# Understanding contravariance

In this lesson we learn about the concept of contravariance, contravariant functors, and the `Contravariant`

typeclass defined in the `contravariance`

package.

A *functor* in Haskell is a type constructor along with a lawful implementation of the function `fmap`

, the primary method of the `Functor`

typeclass. `Data.Functor`

When given a function, `z0 -> z1`

, and an `f z0`

as inputs, `fmap`

returns an `f z1`

. The `f`

in these types is the type constructor.

This is often referred to as “lifting”, a metaphor for taking something (in this case, a function) from one context to another. We can write the type of `fmap`

with extra parentheses to make the “lifting”

more clear:

The function `z0 -> z1`

is transformed into a function `f z0 -> f z1`

, and we say that the function is *lifted into f*.

These are *covariant* functors, although in general we do not talk about them that way until we’ve understood there are also functors with flipped around arguments called *contravariant* functors.

## There are more functors in heaven and Earth

The `Functor`

typeclass provides one basic way to lift, but lifting doesn’t stop there; several other typeclasses provide lifting operations. `Applicative`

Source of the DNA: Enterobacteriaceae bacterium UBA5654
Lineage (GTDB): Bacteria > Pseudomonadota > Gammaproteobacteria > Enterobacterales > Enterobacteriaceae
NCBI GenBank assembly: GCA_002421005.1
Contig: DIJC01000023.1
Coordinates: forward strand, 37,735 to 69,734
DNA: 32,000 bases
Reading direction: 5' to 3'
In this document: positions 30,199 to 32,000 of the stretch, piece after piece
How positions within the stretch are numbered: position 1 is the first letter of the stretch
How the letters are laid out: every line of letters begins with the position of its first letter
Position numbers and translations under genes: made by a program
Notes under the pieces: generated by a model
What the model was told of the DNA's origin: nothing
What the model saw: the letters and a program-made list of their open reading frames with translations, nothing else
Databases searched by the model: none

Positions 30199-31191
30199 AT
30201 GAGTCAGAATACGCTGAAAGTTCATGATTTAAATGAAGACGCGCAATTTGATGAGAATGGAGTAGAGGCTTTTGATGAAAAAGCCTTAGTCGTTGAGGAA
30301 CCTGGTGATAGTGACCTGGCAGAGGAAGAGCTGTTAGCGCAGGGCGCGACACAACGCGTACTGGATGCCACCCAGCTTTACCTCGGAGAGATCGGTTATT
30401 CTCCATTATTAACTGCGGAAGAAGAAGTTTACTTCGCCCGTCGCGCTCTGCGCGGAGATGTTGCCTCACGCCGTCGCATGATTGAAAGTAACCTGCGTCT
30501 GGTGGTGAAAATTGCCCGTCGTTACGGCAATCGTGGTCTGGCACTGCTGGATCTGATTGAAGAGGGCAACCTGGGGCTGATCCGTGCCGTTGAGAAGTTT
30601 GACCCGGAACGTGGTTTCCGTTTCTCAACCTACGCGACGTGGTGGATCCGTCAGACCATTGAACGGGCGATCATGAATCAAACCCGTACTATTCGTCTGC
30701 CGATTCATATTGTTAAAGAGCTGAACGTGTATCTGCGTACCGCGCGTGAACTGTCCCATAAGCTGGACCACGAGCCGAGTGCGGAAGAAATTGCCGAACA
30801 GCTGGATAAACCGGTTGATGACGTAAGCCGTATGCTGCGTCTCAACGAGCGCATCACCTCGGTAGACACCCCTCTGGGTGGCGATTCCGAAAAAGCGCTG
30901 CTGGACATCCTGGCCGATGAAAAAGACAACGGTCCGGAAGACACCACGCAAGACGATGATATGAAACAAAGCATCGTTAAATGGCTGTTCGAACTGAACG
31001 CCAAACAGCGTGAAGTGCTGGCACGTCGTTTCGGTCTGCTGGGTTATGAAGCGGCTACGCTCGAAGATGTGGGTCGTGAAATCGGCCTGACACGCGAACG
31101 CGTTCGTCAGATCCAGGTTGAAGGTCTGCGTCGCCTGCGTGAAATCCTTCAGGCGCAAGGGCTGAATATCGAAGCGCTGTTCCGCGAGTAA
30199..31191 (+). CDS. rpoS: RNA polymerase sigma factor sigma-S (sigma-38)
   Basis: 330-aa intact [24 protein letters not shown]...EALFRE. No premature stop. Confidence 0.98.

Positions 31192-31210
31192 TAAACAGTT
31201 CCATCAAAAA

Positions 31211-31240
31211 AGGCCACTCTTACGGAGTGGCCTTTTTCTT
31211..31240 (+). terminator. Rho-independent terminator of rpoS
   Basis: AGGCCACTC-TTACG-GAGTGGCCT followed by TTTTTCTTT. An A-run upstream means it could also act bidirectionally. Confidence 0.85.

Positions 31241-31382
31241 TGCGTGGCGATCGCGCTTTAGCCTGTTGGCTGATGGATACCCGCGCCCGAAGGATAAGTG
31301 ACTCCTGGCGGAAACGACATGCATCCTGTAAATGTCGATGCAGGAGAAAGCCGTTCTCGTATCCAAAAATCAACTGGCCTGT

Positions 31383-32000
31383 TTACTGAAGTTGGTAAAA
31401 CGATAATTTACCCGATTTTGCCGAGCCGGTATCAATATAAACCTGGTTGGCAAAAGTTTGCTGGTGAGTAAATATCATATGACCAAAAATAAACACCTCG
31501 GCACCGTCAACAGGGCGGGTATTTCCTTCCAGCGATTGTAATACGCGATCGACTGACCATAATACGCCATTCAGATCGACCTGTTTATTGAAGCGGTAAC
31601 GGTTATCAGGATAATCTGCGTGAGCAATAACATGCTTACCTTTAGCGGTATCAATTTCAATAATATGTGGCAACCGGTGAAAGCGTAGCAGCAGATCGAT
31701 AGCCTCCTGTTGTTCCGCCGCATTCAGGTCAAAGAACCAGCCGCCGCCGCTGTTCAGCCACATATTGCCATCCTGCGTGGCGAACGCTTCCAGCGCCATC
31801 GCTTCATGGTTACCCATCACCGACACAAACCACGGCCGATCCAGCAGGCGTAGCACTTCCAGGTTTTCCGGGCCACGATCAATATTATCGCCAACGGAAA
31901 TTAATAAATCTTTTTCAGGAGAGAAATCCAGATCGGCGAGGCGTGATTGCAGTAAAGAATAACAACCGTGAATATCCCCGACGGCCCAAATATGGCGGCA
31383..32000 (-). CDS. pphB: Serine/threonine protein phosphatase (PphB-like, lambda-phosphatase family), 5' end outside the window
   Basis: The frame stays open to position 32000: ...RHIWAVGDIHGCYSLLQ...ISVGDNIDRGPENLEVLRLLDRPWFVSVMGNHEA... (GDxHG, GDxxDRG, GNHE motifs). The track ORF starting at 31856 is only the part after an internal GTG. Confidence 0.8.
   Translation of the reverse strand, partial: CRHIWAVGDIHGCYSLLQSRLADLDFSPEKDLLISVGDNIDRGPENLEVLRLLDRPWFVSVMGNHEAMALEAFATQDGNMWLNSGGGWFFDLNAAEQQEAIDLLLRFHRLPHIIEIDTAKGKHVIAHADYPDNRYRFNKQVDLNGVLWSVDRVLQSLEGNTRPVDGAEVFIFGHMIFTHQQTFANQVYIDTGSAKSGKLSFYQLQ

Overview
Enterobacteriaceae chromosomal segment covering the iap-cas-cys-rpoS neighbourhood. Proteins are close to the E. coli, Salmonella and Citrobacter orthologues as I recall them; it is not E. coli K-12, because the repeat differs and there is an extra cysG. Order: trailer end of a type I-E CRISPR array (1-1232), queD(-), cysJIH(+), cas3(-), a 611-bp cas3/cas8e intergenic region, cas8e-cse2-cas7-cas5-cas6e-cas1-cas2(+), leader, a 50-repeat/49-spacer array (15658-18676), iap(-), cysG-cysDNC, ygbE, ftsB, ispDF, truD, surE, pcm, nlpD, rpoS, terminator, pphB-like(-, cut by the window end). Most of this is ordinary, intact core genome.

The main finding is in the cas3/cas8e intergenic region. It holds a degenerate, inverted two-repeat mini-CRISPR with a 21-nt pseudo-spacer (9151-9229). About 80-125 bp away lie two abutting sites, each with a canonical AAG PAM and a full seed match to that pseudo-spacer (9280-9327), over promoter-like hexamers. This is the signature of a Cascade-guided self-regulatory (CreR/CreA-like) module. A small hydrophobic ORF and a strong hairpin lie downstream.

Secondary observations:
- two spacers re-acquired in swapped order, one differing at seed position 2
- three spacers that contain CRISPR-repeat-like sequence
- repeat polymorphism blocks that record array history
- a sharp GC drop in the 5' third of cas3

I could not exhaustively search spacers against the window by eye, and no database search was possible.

, `Monad`

, and `Bifunctor`

can be viewed as `fmap`

with a little something extra. These functors all have lawful implementations of `fmap`

, but not all functors have lawful implementations of the lifting operations from these other classes. There are more functors than there are applicatives; more applicatives than there are monads.

`Contravariant`

and `Profunctor`

, though, are quite different. We’ll just be talking about `Contravariant`

here.After this, you may wish to go on to `Bifunctor`

and `Profunctor`

.

Very many functors are covariant functors, while relatively few functors are contravariant.

When you start exploring *contravariant* functors, you may at first think the type of the primary method, `contramap`

, is *contraintuitive*:

Compared to `fmap`

, this seems strange – how do we pass an `a0`

to our `a0 -> a1`

function when what we have is an `f a1`

? How can we transform an `a0 -> a1`

into an `f a1 -> f a0`

? Somehow a result type will need to be adapted into an input type.

The first thing to do in trying to understand `Contravariant`

`Data.Functor.Contravariant`

is to understand what sorts of type constructors are contravariant. Let’s ask the REPL using the `:info`

command:Some output from GHCi has been elided here for brevity.

```
λ> import Data.Functor.Contravariant
λ> :info Contravariant
class Contravariant (f :: * -> *) where
contramap :: (a0 -> a1) -> f a1 -> f a0